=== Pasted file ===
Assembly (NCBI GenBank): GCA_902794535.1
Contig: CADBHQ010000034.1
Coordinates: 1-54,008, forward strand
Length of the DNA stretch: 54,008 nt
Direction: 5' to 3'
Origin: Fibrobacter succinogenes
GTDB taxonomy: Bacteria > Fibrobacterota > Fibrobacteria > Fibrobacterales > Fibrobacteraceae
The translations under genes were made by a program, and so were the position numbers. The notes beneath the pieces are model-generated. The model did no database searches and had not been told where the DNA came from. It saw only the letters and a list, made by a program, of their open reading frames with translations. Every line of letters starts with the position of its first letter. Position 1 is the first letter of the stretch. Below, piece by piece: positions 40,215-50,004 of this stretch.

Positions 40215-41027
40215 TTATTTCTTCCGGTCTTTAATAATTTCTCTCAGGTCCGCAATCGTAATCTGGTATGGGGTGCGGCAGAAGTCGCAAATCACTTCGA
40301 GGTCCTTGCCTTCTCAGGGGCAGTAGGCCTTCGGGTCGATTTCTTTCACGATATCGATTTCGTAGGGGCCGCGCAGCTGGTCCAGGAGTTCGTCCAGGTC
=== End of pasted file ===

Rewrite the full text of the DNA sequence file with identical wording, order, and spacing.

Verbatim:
Assembly (NCBI GenBank): GCA_902794535.1
Contig: CADBHQ010000034.1
Coordinates: 1-54,008, forward strand
Length of the DNA stretch: 54,008 nt
Direction: 5' to 3'
Origin: Fibrobacter succinogenes
GTDB taxonomy: Bacteria > Fibrobacterota > Fibrobacteria > Fibrobacterales > Fibrobacteraceae
The translations under genes were made by a program, and so were the position numbers. The notes beneath the pieces are model-generated. The model did no database searches and had not been told where the DNA came from. It saw only the letters and a list, made by a program, of their open reading frames with translations. Every line of letters starts with the position of its first letter. Position 1 is the first letter of the stretch. Below, piece by piece: positions 40,215-50,004 of this stretch.

Positions 40215-41027
40215 TTATTTCTTCCGGTCTTTAATAATTTCTCTCAGGTCCGCAATCGTAATCTGGTATGGGGTGCGGCAGAAGTCGCAAATCACTTCGA
40301 GGTCCTTGCCTTCTCAGGGGCAGTAGGCCTTCGGGTCGATTTCTTTCACGATATCGATTTCGTAGGGGCCGCGCAGCTGGTCCAGGAGTTCGTCCAGGTC